There’s nothing like young love. Treehouse guests Kristin and Justin proved that when they came for an overnight two summers ago on their way from Buffalo to Maine. As they plotted their route from Vermont on circuitous two-lane roads, Justin said, “We’ll get there.” Kristin replied, “I believe in us.”
Her belief paid off. Shortly after their second visit to the treehouse, Justin asked Kristin to marry him. She said yes, of course, because she’s a clever girl. And sweet. And creative. And good looking. They married in a barn in Buffalo with a stuffed fox watching over the nuptials and lots of fun and love showered on them by good friends. Stan, who taught them graphic design at Buffalo State University, officiated the ceremony, and Justin and Kristin thanked him by giving Stan and his wife Diane a couple nights at Fern Forest Treehouse. Stan and Diane were thrilled. So were we.
Meeting Stan and Diane was like watching PBS and the travel channel and reading National Geographic all at the same time. Stan was raised in Afghanistan by missionary parents. His dad was an eye doctor and his mom was a tornado of energy. He’ll pour you a yard of tea the Afghanny way, by holding the teapot a yard above the cup and pouring a stream of tea without spilling a drop. And, with few resources growing up, he figured out how to have a good time with the pile of rubble his father bought from an Afghan man—mostly broken bicycle parts. Stan and his brother sorted through the confusion and constructed not one but three bikes, which they rode around the community.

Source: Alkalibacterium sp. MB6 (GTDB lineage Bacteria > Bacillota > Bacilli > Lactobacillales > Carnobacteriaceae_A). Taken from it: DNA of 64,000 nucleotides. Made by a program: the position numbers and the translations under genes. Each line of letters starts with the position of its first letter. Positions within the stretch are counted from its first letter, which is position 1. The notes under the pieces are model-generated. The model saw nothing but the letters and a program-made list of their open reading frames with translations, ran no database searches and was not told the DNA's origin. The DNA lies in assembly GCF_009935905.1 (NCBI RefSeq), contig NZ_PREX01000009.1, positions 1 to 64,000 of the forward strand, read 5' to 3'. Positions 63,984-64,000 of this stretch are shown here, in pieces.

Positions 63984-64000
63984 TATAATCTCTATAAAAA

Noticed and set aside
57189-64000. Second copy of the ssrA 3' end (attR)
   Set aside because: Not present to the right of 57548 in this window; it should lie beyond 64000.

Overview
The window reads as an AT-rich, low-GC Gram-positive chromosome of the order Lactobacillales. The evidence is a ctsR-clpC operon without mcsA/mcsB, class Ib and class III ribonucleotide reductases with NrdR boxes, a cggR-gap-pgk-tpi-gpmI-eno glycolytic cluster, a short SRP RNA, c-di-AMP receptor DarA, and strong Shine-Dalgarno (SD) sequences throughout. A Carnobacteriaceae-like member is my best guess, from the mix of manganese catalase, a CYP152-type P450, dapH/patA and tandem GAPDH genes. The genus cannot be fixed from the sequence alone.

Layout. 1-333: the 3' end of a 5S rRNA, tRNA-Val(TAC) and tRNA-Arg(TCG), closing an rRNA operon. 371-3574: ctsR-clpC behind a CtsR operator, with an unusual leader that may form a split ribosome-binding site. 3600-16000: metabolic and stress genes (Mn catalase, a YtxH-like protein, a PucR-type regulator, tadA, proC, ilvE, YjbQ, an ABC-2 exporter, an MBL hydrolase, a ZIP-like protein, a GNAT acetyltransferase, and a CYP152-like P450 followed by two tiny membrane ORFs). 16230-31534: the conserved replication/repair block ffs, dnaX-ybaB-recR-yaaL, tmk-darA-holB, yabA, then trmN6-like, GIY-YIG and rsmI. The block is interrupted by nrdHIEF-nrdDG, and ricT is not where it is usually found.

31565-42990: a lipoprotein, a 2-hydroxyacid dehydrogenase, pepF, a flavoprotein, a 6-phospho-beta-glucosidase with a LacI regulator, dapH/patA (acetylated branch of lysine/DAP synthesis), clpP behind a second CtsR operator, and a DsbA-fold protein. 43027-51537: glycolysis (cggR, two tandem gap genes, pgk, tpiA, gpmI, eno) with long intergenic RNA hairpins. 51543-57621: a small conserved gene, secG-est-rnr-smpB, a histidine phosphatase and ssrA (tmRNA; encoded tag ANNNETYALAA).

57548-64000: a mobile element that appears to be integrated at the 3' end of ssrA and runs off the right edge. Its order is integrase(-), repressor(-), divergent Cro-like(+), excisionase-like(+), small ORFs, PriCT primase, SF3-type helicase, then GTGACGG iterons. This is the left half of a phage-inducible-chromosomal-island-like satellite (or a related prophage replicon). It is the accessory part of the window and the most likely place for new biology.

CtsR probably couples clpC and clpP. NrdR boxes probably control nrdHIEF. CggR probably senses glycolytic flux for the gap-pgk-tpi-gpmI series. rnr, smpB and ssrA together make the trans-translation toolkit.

Stan went to high school in Kabul. After graduation, his parents shipped him to Kansas to live with his grandparents and attend college. The grandparents knew an admissions officer, who allowed Stan to go through the admitted applications. He picked out a pretty brunette and said, “She’s going to be my wife.” Or something along those lines.
The first week of classes, Stan tracked Diane down and wouldn’t leave her alone until she agreed to have coffee with him. The rest is history. But very interesting history. After they married, Stan moved his new bride to Pakistan to teach and save souls. From Pakistan they migrated to far north Quebec and then to Nova Scotia. Somewhere along the line they managed to have two children. I was afraid to ask for the details of giving birth in remote areas with none of the comforts of modern ob-gyn care. Suffice it to say, Diane is a tough cookie.
She lets Stan take the lead most of the time, but we managed to discover that Diane was born and raised in Kansas and comes from Mennonite stock. Mennonites, just so you know, are similar to the Quakers in their commitment to peace and nonviolence and to the Amish and Anabaptists in lifestyle. They believe in living simply and in valuing community. They also are accomplished farmers and brought wheat to the U.S. from Russia sewn in the seams of their clothing. Think of the Mennonites when you have your morning toast.
Diane has the self-composure of her ancestors, the tough-it-out grit that makes one believe she can handle just about any situation and she’ll do it quietly and efficiently. We found Stan and Diane to be a pious and humble couple, but they were up for a challenging hike to the top of Mt. Abe. In the snow. With the boulders slippery with ice and the wind whipping at the top. They came back rosy-cheeked and invigorated for a second night high in the trees.
I think Diane and Stan had a good time at Fern Forest. But, then, they’re the kind of folks who have a good time no matter where they are. If all they have is a pile of rubble, even better. Stan would probably find a way to turn the mess into a motorcycle to ride into the sunset with his bride gripping his waist behind him. They haven’t wasted a minute of this life, and I have a feeling there’s a lot more ground for them to cover. I hope their travels bring them back our way before too long. We welcome another dose of their optimism and ebullient spirits.